Russian Foreign Minister Sergei Lavrov said on Monday it may be time to consider efforts to force foes of Syrian President Bashar al-Assad to attend an international peace conference instead of just urging them to do so. Lavrov also accused European countries of trying to reinterpret the agreement he reached with U.S. Secretary of State John Kerry over the weekend under which Syria is to give up its chemical weapons arsenal and avoid U.S. strikes.
Lavrov's remarks suggested Russia will resist any rush to threaten military intervention if Assad fails to implement the deal and that it will blame the rebels - and the West - if the agreement does not lead to a wider push to end Syria's conflict.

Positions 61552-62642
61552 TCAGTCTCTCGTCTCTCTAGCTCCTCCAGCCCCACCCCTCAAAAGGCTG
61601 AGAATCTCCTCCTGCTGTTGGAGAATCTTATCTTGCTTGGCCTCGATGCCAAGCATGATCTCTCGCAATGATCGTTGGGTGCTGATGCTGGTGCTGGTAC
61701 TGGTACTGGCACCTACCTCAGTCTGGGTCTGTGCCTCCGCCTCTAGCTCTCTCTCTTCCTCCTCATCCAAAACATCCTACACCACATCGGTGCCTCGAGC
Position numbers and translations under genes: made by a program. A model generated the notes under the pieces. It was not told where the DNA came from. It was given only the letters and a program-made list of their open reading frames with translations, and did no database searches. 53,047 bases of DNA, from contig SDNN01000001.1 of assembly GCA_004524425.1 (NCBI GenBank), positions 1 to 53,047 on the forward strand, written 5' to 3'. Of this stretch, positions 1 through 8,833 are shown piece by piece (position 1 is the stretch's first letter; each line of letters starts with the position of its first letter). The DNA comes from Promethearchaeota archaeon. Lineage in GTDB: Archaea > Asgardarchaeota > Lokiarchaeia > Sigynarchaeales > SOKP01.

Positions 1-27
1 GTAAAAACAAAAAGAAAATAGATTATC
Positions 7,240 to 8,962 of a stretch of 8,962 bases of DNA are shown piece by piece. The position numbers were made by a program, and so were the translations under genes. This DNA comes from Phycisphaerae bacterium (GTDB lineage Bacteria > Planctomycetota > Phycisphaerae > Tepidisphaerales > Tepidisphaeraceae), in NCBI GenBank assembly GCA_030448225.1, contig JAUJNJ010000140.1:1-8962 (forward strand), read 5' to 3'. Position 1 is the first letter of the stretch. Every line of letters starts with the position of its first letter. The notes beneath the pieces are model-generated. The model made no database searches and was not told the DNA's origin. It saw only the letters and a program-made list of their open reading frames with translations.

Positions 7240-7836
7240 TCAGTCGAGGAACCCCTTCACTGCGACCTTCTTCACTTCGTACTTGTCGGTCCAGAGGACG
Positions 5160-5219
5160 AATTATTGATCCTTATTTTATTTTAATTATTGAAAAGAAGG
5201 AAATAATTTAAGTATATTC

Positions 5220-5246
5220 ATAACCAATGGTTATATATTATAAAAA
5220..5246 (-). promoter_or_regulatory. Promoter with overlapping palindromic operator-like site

Lavrov and Kerry announced in May that their nations would seek to bring Syrian government and opposition representatives together at an international conference, but no date has been set and Moscow says rebel recalcitrance is the main hurdle.
"It is necessary to first convince the opposition (to attend). But maybe it's time to start using a different verb - to force the opposition to take part in the conference," Lavrov said after talks with Egyptian Foreign Minister Nabil Fahmy.
Lavrov has repeatedly urged Western nations to work harder to get Assad's opponents to attend the conference "without preconditions" - a reference to their calls for Assad's exit from power. He did not say how they might be forced to attend.
Syria's opposition has struggled to unify its fractious forces, and divisions among rebels seeking to oust Assad have added to Western reluctance to step in directly or provide arms.